Knee Pain Questions

nSTRIDE® is an Autologous (from your own body) Anti-Inflammatory treatment, which is designed to treat joint pain associated with knee osteoarthritis. In laboratory testing, nSTRIDE® has been shown to protect cartilage tissue. This protective quality may slow the progression of osteoarthritis as well.4^

nSTRIDE® will be administered directly in the knee joint. Positive outcomes are possible due to the presence of high concentrations of anti-inflammatory proteins.16

These “good” proteins may help stimulate a biologic cascade, which has been shown to block cartilage destruction in osteoarthritis.4^ The pain in the joint may be reduced, and the joint function may be improved. The treatment is designed to be a single injection therapy in the doctor’s office.

The nSTRIDE® Kit processes the patient’s own blood in the clinic to concentrate white blood cells, platelets and plasma proteins into a small volume of plasma. The output is approximately 2 to 3cc of anti-inflammatory solution.

You may experience side effects (e.g. bruising, local pain or swelling) associated with the blood draw, knee injection, MRI or X-ray procedures.

There is no cure for OA.15 But successful treatment with nSTRIDE® may reduce or relieve your pain, which may increase your mobility and comfort.Your osteoarthritis may not improve or may get worse.

nSTRIDE® may significantly decrease or eliminate pain, reduce stiffness and help restore mobility and flexibility.1,3,14*

Pain relief may be expected after one to two weeks.3,14*

Yes. Studies have demonstrated the safety of nSTRIDE®.3

It is recommended that you minimise your activity level for 14 days and not exceed pre-injection activity levels.

Based on preclinical and early clinical results, patients may expect to see benefits for up to 24-36 months.1,2,3,14*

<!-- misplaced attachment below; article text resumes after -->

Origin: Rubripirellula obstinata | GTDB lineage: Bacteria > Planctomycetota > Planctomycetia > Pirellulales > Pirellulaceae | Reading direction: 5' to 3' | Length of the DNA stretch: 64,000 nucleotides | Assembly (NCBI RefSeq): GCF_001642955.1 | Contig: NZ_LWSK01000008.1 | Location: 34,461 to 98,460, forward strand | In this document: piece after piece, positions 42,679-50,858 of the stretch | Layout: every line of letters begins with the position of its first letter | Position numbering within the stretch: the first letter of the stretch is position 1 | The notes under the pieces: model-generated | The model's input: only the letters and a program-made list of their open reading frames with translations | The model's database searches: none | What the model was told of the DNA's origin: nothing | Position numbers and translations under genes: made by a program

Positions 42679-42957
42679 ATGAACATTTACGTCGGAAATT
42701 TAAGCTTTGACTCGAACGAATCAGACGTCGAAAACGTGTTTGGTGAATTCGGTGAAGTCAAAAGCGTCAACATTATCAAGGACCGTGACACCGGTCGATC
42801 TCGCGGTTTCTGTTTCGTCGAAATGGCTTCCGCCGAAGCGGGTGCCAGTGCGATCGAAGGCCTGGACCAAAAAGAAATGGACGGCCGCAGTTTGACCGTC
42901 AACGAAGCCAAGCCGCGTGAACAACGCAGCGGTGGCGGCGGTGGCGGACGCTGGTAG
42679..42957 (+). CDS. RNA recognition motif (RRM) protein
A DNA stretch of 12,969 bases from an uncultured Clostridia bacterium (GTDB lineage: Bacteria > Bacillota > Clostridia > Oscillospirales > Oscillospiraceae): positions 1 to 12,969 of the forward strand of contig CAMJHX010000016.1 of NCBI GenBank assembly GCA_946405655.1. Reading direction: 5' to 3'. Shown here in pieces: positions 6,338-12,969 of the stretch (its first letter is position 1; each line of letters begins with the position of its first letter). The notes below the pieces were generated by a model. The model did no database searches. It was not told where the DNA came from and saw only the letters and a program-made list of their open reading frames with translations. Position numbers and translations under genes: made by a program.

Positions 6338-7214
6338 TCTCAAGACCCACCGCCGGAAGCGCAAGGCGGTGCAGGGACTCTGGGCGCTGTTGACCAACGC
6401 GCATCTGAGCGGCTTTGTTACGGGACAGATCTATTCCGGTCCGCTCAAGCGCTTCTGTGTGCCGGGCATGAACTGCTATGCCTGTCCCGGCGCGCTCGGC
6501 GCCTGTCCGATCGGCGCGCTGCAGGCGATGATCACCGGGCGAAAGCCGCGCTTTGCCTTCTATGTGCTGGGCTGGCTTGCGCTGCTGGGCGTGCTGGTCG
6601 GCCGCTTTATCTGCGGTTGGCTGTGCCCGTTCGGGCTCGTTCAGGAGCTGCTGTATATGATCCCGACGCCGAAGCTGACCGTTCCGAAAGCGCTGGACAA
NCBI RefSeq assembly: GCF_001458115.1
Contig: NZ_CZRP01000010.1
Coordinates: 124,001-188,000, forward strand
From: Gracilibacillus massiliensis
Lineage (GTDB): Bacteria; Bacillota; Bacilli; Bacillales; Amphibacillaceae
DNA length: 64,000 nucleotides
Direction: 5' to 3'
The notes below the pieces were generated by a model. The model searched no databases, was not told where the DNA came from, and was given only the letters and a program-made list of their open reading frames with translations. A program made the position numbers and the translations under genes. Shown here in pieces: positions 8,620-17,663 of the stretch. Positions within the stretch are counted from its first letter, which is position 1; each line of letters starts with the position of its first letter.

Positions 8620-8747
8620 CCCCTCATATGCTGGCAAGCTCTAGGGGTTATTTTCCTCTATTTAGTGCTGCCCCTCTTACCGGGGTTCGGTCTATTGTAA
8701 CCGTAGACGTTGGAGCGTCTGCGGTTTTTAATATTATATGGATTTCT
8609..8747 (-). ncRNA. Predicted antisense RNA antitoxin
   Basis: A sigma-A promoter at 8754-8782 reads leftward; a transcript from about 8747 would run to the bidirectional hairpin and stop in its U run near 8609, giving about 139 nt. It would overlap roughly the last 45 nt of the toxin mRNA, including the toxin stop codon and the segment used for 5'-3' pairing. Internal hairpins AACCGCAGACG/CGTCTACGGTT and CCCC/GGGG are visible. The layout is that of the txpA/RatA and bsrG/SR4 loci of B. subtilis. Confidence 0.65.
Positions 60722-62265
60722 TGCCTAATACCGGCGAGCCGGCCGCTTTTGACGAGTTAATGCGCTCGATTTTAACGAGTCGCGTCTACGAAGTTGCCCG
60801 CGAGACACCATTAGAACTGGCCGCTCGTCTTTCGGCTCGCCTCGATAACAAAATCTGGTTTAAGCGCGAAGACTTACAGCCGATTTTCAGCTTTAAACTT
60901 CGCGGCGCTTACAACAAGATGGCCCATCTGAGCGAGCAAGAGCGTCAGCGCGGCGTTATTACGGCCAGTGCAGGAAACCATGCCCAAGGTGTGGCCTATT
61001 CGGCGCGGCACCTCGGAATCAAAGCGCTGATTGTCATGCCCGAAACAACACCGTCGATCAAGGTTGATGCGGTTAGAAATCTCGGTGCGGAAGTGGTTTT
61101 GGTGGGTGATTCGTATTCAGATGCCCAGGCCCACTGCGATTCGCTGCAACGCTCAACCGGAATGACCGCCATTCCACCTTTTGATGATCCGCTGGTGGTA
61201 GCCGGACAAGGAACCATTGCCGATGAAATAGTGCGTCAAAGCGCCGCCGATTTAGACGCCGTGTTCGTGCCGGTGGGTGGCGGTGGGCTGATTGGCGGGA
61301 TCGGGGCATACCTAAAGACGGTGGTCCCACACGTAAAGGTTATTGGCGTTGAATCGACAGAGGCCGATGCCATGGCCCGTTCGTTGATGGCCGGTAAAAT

Patients with mild to moderate knee osteoarthritis can receive the nSTRIDE® treatment.

Clinical studies have demonstrated the effectiveness of one treatment. These studies suggest one injection can last up to 24-36 months.1,2,3*

The injection can be given in a clinic room designated by your clinician. This is usually somewhere in a hospital or medical facility.

Find your closest nSTRIDE® clinic and book a consultation to see if nSTRIDE® is right for you.

2-3 cc of final output will be injected directly in the knee joint.

The nSTRIDE® Procedure

Your local nSTRIDE® clinic takes your blood and we harvest the white blood cells from it. Within 20 minutes blood is processed to make anti-inflammatory proteins. Your local nSTRIDE® clinic injects those proteins back into your joint. Your pain is reduced, your mobility and your disease progression might slow down.

Yes. Your family can attend with you. Your clinician may ask for a limited number or that family members stay outside the room while taking blood samples or during treatment for certain reasons, such as infection policies at the clinical site, but this can be discussed with your clinician.


Kon E. et al. (2018): Two-year clinical outcomes of an Autologous Protein Solution injection for knee osteoarthritis. ICRS 14th World Congress.


A Multicenter, Double-Blind, Randomized, Placebo [Saline]-Controlled Pilot Study of a Single, Intra-Articular Injection of Autologous Protein Solution in Patients with Osteoarthritis of the Knee. Clinical Investigation Report – 36 Month, APSS-33-00, Version 1.0. 14. January 2019.† † As measured by WOMAC pain scores reported by patients continuing follow-up through 3 years (n = 19). 19 out of the original cohort of 31.